pre-dawn phone calls to talk radio programs, ranting about all manner of conspiracies. The
obscene caricatures of Carl Pohlad and John Marty you will encounter on bathroom walls all
over the Twin Cities will be from my hand. Pohlad flabby and naked except for a pair of
drooping black socks, sprawled across a flophouse mattress, rheum puddling in the hideous
folds beneath his eyes. Marty? He will be pictured as an appallingly gaunt and rouged
little wooden headfor what does he resemble above all else but a terrifying
ventriloquists dummy?-- perched obscenely on a lecherous giants lap, his
hinged jaw falling open in delight.
Its been a long, hard summer for a local baseball fan, and the
winter whose campfires are even now visible in the distance promises to be a cruel one.
The saddest truth is that there are no good guys in this whole local
stadium mess, and there has perhaps never been a time when the Twins have inspired so
little optimism. The 1997 season was such a dreary, knee-walking spectacle that it is easy
to lose sight of the small triumphs and compelling dramas that are a part of even the
worst baseball seasons. If someone had told you going into Aprilwith the additions
of Terry Steinbach, Bob Tewksbury, Greg Swindell, and Greg Colbrunnthat Brad Radke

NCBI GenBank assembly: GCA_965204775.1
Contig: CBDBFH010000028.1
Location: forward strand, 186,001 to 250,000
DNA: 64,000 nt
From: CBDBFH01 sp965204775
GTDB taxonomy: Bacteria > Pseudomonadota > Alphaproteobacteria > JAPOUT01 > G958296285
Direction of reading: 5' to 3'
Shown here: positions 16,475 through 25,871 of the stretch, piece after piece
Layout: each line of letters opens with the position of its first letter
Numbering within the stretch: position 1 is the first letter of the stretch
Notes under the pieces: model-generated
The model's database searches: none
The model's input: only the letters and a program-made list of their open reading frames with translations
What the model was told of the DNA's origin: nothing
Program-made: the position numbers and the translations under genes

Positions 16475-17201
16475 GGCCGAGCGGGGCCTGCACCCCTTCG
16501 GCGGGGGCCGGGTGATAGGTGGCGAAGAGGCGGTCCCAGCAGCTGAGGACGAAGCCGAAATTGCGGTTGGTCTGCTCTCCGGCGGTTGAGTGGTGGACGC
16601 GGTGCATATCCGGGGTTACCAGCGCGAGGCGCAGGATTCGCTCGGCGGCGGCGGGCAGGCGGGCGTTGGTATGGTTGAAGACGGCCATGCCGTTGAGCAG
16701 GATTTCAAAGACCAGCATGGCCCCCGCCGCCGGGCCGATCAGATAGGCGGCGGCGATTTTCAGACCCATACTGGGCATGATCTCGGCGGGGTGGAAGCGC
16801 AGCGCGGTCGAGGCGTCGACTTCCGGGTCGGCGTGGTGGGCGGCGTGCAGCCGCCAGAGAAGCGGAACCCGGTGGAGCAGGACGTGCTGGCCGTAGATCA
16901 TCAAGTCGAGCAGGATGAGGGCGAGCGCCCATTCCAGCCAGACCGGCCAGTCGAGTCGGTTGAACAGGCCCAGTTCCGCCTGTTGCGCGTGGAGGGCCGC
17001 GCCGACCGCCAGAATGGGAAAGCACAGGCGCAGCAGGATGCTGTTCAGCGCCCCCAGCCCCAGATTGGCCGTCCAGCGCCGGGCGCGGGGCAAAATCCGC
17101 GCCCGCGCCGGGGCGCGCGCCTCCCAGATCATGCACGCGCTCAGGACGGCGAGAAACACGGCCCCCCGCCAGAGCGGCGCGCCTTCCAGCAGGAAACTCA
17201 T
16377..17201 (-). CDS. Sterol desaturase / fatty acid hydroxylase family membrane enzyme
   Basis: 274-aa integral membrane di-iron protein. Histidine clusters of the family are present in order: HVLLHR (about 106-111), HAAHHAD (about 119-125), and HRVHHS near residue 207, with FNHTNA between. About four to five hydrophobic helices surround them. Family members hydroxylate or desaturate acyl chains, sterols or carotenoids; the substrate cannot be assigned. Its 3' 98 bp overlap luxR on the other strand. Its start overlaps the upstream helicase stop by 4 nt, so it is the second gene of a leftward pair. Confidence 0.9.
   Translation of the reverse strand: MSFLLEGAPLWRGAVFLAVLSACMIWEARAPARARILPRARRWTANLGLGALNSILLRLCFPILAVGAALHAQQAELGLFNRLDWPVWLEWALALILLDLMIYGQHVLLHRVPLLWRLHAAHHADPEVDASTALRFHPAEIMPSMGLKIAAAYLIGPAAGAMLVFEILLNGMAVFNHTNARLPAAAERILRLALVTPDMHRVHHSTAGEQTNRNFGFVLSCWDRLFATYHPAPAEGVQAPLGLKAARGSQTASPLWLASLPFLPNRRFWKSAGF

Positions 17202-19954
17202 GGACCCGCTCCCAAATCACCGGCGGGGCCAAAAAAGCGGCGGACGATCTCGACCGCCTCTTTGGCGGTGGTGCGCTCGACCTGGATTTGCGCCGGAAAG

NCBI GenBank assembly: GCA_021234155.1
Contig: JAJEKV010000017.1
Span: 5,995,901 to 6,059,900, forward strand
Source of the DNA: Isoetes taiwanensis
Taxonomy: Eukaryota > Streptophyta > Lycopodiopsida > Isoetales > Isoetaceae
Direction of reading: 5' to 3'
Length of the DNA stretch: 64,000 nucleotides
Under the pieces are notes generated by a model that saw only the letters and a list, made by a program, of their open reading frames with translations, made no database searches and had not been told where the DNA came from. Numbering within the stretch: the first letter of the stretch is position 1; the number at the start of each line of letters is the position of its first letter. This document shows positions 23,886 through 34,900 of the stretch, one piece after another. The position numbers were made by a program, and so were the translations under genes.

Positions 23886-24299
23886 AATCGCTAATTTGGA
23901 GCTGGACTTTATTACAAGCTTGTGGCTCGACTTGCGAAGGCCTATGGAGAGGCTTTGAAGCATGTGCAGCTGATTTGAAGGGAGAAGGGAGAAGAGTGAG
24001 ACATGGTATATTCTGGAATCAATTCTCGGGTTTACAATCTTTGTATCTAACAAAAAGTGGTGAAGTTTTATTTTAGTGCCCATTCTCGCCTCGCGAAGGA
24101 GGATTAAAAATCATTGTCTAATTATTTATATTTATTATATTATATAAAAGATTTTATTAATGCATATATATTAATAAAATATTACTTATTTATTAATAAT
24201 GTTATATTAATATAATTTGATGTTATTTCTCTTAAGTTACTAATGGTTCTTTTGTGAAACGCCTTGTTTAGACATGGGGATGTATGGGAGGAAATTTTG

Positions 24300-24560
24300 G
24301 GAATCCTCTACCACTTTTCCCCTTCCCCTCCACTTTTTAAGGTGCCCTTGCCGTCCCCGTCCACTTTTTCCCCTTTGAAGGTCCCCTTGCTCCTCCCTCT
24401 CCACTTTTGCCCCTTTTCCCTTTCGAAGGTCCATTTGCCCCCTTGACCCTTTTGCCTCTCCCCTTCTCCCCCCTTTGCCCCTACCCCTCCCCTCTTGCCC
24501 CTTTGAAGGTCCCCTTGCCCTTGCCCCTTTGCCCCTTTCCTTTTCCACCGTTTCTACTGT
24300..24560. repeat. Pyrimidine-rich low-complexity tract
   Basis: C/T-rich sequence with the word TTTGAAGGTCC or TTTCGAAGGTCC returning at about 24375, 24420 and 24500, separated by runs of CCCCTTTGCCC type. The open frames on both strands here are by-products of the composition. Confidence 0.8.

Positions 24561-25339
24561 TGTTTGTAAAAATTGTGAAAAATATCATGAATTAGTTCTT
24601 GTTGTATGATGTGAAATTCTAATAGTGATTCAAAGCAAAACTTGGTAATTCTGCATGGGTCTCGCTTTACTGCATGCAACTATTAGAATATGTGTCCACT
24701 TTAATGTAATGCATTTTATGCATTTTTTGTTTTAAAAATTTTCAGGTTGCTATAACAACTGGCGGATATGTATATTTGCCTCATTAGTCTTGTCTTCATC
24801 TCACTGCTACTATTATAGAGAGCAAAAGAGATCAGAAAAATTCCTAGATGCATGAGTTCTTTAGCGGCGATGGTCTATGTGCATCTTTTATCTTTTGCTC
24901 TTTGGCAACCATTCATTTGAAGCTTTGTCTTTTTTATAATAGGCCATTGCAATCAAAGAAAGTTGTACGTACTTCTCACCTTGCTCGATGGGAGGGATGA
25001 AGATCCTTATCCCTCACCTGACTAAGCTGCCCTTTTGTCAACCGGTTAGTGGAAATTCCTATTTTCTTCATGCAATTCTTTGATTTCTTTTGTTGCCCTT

would win 20 games, Chuck Knoblauch would steal 62 bases and score 117 runs, and Ron
Coomer would emerge as a solid everyday third baseman and run producer, you would have
expected, at worst, a .500 record.
Yet the Twins finished at 67-94, 12 games below last year, and managed
once again to post a team Earned Run Average over five runs a game (second worst in the
American League), and again failed to have a single player with either 20 home runs or 100
RBIs. They were the only team in the American League without at least two players with 20
or more home runs, and the only team without a single player with a slugging percentage of
over .500. All of which, of course, makes the accomplishments of Radke and Knoblauch all
the more extraordinary. (Two of the three 20-game winners in the AL, in factRadke
and Clemensplayed for lousy, last-place teams.)
There is plenty of blame to go around for the Twins miserable
season, and for their discouraging showing five years running. General Manager Terry Ryan
has a spotty track record at bestkeep in mind that perhaps the most significant
occurrence on his watch was the signing of Knoblauch, a deal that was actually brokered by
Dark Star. There are also perhaps at this time some questions about the ability of the
scouting and player development departments to find and nurture genuine major league
talent. Having said that, however, it should be pointed out that virtually all of the
players the Twins have taken in the first rounds of the draft have been consensus picks,
and these are, in fact, the people who signed Knoblauch, Scott Erickson, Radke, and Marty
Cordova, who it may be forgotten was the Rookie of the Year three seasons ago. And Ryan